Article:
If you asked Andy Rourke about the music that inspires him, you might be surprised to learn that the legendary bass player of The Smiths claims to be “kind of stuck in the past.” Rourke, who turned 50 this past January, has been involved in several collaborations with a couple of extraordinary artists, including Sinéad O’Oconnor and Chrissie Hynde, in addition to having his hands involved in some exciting forthcoming endeavors.
As for the topic of his former bandmates, Rourke doesn’t hold back. “He’s a sweetheart. Contrary to people’s beliefs, we still get along and stay in contact with each other,” Rourke says of Smiths guitarist Johnny Marr, a schoolmate and friend of Rourke since age 11. Rourke also keeps in contact with drummer Mike Joyce. “I try to keep in touch with him. Skype, e-mails, text messages, ‘Happy Birthday’s’, Christmas…that kind of stuff. And, obviously, every time I go to Manchester, we go out for a few drinks and a meal.”
Though the two haven’t spoken since 1990 during the band’s infamous royalties dispute, Rourke even admits to skimming through pages of Morrissey’s autobiography when it was released. “I just did a speed read looking for my name, just to see if there was anything good or anything bad about me. And it wasn’t as bad as I expected. He said I was funny and that I was a great bass player. I can live with that,” Rourke says. “It all went a bit darker when Mike Joyce took him to court over royalties. He’s still angry. What can you do? I don’t know what he’s angry about. I just told it how I thought it went down and he told it how he thought it went down, and the judge agreed with myself and Mike. A huge misconception about me was that I didn’t get any money from this. Mike Joyce was awarded one million pounds. I didn’t even get my taxi or my hotel room paid. C’est la vie.”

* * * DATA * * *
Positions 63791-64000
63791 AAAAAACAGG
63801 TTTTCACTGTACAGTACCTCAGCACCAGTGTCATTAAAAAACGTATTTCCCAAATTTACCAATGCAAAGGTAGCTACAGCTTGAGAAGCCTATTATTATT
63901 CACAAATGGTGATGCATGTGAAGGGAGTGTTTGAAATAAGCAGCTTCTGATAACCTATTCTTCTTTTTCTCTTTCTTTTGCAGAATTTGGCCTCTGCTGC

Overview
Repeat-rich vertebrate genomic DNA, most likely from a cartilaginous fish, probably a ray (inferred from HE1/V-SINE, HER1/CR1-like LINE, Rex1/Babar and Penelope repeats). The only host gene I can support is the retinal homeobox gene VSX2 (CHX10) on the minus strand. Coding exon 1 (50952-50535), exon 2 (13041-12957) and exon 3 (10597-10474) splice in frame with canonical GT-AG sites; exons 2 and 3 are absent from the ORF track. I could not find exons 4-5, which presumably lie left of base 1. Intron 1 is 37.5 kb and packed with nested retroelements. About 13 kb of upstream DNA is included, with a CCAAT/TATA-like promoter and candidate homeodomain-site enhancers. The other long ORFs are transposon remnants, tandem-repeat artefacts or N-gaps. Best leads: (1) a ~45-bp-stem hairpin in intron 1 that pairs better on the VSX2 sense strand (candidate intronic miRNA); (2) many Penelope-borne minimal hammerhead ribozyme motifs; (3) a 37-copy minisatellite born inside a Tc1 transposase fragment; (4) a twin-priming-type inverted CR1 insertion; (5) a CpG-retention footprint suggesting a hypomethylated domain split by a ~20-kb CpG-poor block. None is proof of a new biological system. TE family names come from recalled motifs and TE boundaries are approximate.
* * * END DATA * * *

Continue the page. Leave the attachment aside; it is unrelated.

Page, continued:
In between traveling for his regular DJ events, working on his project JetLag with partner Olé Koretsky and collaborating with actor James Franco on his band Daddy—just to name a few—the Brit bassist didn’t have a problem filling us in on his most impactful collaborations, favorite female musicians and his no-holds-barred take on the industry.
You’ve collaborated with Sinead O’Connor in the past. How did that collaboration come about?
“It was just a random call from her manager. This guy called Faulkner O’Kelley used to manage the Boomtown Rats and a few other Irish bands and obviously had heard that The Smiths split up and knew that Sinead was a fan of the band. They sent us a cassette tape, and Mike Joyce [and I] and were just blown away by it, and [we] couldn’t say no basically. So, we went on tour for a year and a half. One year with INXS, once around Europe and one solo North American tour with Sinead, and never a dull moment. She’s mad as a box of frogs, but in a nice way.
Who are some of your favorite female musicians of all time?
“Wow, so many. I’d say Patti Smith is way up there, [as well as] Eartha Kitt, Nina Simone [and] Joni Mitchell. They’re all totally different, but they’ve all got something very special. [But] Patti Smith never set out to be a singer. She was more of a poet, and her singing initially was kind of rants and shouting. I suppose it was around the U.S. punk era. One of my favorite albums by her is Horses. That’s an amazing album.